An Introduction to China's Sui People

Guizhou | © llee_wu / Flickr
Rachel Deason

The Sui, also known as the Shui, are one of China’s 56 officially recognized ethnic groups. Their name means “water,” and it truly reflects their history and culture.


Today there are around 330,000 Sui living in China (93 percent of whom live in Guizhou province in southern China, mostly in the Sandu Shui Autonomous County). Guizhou is one of the country’s most culturally diverse provinces, with the ethnic minority groups Miao and Yao making up over 37 percent of the population. It is also one of the nation’s poorest provinces, despite being rich in natural resources. The landscape is largely mountainous, and the region is home to a thriving ecosystem full of plant species native only to Guizhou.


Along with larger ethnic groups like the Zhuang, the Sui are descended from the ancient Baiyue, or “Hundred Yue,” a varied group of indigenous peoples living in southern China before the Han Dynasty. More specifically, the Sui are believed to be related to the ancient Luoyue, or Lạc Việt, who spread out across southern Guangxi and northern Vietnam during the Bronze Age.

The term Sui was given to the group during the Ming Dynasty and reflects the important role water plays in the Sui lifestyle to this day. Though the Sandu Shui Autonomous County is mountainous, the Sui live primarily along the Long and Duliu rivers. Additionally, water plays a part in Sui customs, beliefs, and language. In fact, the Sui language has over ten words for “fish.”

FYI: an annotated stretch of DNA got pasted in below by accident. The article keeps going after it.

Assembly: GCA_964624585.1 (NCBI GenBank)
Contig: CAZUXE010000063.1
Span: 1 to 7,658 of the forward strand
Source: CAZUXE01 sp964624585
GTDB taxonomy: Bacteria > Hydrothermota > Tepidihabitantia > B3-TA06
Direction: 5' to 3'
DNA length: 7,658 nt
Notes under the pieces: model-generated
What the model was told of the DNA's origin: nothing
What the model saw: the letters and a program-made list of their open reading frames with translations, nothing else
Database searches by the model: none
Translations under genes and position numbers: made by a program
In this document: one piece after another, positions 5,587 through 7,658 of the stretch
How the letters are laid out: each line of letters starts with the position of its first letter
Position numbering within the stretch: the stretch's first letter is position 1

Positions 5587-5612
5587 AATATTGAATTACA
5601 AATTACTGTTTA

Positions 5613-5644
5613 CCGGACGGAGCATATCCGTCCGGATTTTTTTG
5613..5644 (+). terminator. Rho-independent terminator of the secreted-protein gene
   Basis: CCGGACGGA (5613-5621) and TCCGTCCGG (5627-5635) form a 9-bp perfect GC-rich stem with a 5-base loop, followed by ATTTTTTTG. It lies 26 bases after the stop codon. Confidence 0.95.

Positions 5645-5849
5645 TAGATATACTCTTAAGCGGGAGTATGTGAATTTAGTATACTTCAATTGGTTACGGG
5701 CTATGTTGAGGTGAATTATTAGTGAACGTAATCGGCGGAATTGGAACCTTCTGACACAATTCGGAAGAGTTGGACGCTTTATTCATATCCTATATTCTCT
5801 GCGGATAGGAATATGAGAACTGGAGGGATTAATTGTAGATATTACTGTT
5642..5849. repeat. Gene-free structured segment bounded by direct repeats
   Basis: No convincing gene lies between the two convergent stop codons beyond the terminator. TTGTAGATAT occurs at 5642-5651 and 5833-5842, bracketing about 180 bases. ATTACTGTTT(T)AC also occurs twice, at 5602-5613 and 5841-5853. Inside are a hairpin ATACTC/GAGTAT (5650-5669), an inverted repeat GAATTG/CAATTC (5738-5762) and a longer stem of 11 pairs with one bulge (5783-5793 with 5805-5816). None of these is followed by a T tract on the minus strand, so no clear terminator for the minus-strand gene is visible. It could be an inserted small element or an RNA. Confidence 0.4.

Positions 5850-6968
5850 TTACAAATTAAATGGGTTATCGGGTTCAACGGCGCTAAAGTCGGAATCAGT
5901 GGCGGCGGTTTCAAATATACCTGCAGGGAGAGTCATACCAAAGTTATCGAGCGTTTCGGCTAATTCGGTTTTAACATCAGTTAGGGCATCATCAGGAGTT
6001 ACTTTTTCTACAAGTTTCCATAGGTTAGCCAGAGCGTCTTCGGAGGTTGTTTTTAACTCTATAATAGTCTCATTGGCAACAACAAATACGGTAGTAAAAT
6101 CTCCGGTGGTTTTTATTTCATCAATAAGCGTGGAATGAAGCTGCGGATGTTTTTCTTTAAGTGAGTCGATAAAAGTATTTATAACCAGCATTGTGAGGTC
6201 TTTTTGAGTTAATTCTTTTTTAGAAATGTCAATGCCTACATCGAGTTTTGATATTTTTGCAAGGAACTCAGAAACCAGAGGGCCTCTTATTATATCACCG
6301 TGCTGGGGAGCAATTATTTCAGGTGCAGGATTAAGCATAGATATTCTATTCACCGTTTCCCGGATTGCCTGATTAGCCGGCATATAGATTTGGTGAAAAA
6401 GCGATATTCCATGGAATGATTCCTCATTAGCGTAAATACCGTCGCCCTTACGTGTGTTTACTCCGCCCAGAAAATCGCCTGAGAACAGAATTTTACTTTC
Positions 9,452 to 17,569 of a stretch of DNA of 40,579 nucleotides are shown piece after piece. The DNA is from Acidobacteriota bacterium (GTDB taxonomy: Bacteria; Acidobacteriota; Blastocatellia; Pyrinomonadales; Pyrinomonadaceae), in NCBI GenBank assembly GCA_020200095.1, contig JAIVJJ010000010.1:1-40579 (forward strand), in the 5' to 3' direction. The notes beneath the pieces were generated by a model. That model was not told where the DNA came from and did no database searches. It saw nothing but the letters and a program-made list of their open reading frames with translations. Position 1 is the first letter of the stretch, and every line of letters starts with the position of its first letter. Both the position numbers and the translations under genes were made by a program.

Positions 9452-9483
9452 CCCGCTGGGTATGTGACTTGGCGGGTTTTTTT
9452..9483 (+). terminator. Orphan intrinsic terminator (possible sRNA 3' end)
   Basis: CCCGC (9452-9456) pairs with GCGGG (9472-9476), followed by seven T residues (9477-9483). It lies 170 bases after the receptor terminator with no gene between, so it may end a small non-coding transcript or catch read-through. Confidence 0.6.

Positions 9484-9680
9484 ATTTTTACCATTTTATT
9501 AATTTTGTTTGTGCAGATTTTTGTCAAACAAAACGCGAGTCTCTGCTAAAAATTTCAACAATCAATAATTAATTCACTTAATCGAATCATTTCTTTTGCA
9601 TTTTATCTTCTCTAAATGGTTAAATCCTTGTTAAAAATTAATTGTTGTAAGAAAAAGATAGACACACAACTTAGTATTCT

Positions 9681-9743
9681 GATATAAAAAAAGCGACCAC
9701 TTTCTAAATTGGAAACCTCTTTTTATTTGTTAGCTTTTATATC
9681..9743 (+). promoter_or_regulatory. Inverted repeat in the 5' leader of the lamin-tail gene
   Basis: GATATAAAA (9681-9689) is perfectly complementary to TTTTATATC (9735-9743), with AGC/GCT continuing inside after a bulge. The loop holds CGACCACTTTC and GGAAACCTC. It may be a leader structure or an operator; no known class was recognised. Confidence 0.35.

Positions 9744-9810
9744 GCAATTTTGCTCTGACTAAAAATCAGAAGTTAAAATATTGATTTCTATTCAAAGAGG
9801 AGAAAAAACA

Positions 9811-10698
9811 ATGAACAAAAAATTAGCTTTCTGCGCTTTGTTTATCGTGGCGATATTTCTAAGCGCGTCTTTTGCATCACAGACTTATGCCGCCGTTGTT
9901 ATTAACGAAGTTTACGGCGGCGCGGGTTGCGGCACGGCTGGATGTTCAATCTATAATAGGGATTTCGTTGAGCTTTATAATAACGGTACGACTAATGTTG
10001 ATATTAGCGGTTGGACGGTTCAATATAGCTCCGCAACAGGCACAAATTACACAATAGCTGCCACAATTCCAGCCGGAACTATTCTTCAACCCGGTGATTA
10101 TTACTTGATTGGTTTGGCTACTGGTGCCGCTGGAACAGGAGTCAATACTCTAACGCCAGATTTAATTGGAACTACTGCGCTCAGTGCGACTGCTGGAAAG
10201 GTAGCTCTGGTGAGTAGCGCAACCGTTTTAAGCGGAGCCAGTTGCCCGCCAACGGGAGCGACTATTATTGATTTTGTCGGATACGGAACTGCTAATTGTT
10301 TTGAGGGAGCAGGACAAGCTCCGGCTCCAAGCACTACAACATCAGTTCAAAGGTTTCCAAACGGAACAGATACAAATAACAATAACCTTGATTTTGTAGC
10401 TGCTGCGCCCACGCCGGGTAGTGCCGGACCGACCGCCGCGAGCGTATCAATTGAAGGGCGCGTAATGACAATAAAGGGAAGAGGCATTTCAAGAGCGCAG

Throughout their early history, the Sui practiced slash-and-burn agriculture. With the introduction of more efficient farming equipment during the Ming Dynasty, however, the Sui were able to greatly increase their harvest and, in turn, their economic standing.

The community continued to benefit from succeeding regimes, particularly the Communists after 1949. The Communist Party, which was founded by several people, including a Sui man named Teng Enming, connected Sui villages with roads and waterways, founded local industries like coal mining and wine making, and established hospitals that greatly reduced the rate of malaria among the Sui.

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The Sui speak a language named after them, which belongs to the Kam-Sui language family. The most common dialect, Sandong, is noted for having over 70 consonants. All in all, the language is believed to have 300,000 native speakers, meaning that most Sui can still speak their indigenous tongue, even with the proliferation of Mandarin.

Ancestor worship overwhelmingly constitutes the religion among the Sui, who tie in shamanism and polytheism as well. The Sui are a superstitious people with many specific practices stemming from such beliefs. For instance, the meat of land animals is not to be eaten on or the night before the Duan Festival, as it is seen as an affront to the ancestors and could result in a reduced number of offspring.

When it comes to local fashion, most clothing is traditionally blue in color and made of cotton. Women normally wear black head coverings, but switch to white for three years when they are in mourning.

The Duan Festival is the most important holiday in the Sui calendar and corresponds to the Chinese New Year. To celebrate, villagers offer sacrifices to their ancestors, watch horse races, sing, dance, and eat fish.

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